Electric cars, the future of driving?
The gravitation towards electric cars is growing in Canada. Although electric cars offer a number of benefits, there is still some hesitation towards making the switch. This post will walk you through electric cars, why buy one, and what the future looks like for EVs.
What is an electric car (EV)?
How exactly is an electric car different than its counterpart gasoline powered car? They have an electric motor instead of an internal engine. These vehicles use a battery pack to power the electric motor and they need to use charging stations to regain power. The difference between hybrid vehicles and EV’s is their type of fuel. Hybrids on the other hand have a combustible engine that runs on gasoline and an electric motor with an attached rechargeable battery pack.
So, why buy an electric car?
The advantages of an electric car include:
- They produce less pollution than gasoline counterparts
- Charging by electricity is cheaper than gasoline
- There are lower maintenance and repair needs
- They are quiet cars
- Savings from the government and tax credits
Be prepared for a few changes if you get an EV:
- Electric cars can travel less distance
- Recharging can take a while
- Charging stations are not always easy to come by
So, how much money can you save by buying an electric car in Canada?
The Canadian Federal government has taken a step towards making EV’s a part of Canada’s vehicles. The $5,000 rebate for buying EVs may motivate more drivers to make the switch. The intention here is to promote electric car sales and as a result help decrease Canada’s greenhouse gas emissions. This initiative could also encourage manufacturers to bring more electric vehicles to the Canadian Market. Insurance also plays a component in saving, and we have 5 tips you can use.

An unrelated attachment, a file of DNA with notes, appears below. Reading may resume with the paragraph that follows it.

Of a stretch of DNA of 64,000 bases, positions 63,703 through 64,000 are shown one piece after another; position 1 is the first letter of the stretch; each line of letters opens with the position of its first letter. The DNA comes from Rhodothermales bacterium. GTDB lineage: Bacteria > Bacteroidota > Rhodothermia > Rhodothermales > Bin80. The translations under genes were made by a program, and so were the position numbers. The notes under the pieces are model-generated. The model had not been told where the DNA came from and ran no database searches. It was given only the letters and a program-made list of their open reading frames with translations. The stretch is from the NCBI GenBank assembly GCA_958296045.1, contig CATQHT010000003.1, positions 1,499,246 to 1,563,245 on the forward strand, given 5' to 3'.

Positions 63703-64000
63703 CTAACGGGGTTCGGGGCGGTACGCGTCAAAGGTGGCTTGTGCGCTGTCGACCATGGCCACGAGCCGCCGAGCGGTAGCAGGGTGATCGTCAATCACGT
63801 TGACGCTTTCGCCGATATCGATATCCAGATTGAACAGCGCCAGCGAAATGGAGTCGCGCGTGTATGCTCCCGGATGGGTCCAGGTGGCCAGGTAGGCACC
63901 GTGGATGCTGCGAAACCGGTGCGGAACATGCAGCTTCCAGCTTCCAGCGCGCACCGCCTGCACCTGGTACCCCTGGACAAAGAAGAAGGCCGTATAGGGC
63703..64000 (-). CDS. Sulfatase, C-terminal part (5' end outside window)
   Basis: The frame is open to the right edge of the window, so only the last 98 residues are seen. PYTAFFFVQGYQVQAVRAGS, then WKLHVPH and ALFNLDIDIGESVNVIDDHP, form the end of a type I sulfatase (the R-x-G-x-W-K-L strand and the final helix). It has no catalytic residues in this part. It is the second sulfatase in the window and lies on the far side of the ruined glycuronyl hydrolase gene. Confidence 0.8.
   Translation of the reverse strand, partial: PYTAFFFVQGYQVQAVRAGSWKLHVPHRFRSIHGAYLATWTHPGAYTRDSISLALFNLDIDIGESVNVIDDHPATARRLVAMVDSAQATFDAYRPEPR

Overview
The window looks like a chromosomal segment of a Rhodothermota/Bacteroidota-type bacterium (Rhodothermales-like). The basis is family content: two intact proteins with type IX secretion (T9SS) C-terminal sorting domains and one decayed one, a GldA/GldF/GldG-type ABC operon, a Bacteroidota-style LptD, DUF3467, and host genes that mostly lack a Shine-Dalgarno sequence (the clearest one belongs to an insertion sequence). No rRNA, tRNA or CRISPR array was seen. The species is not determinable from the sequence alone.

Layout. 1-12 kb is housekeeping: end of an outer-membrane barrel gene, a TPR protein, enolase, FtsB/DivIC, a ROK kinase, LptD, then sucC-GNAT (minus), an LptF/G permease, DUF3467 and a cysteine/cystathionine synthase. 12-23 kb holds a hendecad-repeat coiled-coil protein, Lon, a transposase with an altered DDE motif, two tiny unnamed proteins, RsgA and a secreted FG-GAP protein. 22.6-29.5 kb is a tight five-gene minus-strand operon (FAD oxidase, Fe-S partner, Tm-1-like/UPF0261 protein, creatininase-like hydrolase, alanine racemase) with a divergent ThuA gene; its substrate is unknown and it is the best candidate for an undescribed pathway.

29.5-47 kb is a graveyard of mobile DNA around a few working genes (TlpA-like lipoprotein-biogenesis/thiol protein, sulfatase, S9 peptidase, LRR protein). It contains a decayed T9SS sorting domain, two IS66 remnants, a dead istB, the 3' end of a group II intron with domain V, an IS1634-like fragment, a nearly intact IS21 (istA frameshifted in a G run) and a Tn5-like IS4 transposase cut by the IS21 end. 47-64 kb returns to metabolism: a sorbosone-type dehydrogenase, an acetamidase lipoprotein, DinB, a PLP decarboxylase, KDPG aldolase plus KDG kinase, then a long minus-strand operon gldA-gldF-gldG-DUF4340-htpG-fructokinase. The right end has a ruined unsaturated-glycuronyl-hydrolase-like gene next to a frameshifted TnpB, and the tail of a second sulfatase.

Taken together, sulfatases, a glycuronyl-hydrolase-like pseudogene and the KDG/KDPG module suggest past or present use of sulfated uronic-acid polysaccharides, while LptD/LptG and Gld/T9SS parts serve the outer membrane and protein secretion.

The iZEV program offers incentives of up to $5,000 for purchases and leases of certain electric battery, plug-in hybrid, and hydrogen fuel cell vehicles.
As of April 25, 2022, the federal government’s incentive for the zero-emission vehicles program (iZEV)is expanding and more vehicle models have been added. It now includes minivans, pickup trucks, and SUV’s.
There are some rules, however, so be sure to check with the auto dealership. The federal government has a list of what vehicles are eligible, you can find over 1,000 models on that list and they include cars from most car manufacturers.
To get the incentive, it is applied at the point of sale by the dealership and will appear on the bill.
The iZEV program will continue until March 31, 2025.
By 2035, the federal government is planning to have all sales of new gas-powered vehicles banned, hoping that all vehicle sales at that time will be zero-emission.
You have some options for choosing an electric car:
Electric Vehicles (EVs): are battery-powered vehicles that don’t use gasoline at all, they are solely powered by electricity. Electric cars get their power from batteries, which feed off an electric motor. **EV & PHEV - Both types of cars include a cord that plugs into an electrical outlet.
Here are the top 10 EV vehicles in Canada:
- Hyundai IONIQ 5 - range 488km
- Hyundai KONA electric - range 415km
- Kia Niro EV - range 385km
- Kia Soul EV - range 383km
- Volkswagen ID.4 - range 400km
- Nissan LEAF - 240km
- Chevrolet Bolt - range 417km
- Mini Cooper SE - range 183km
- Tesla Model 3 - range 430 km
- BMW i3 - range 309km
PHEVs (Plug-in Hybrid Electric Vehicles): PHEV vehicles are hybrid cars that plug into an electrical outlet. Plug-in vehicles use two different powertrains, both of which can drive the wheels. When the battery that feeds the electric motor is drained of power, a gasoline-powered engine kicks in. **EV & PHEV - Both types of cars include a cord that plugs into an electrical outlet.
Here are the top 10 PHEV vehicles in Canada:
- Toyota Prius Prime
- Honda Clarity
- Mitsubishi Outlander
- Subaru Crosstrek
- Mini Countryman Cooper SE
- Ford Escape
- Hyundai Ioniq
- BMW 3 series
- Chrysler Pacifica
- Toyota RAV 4 Prime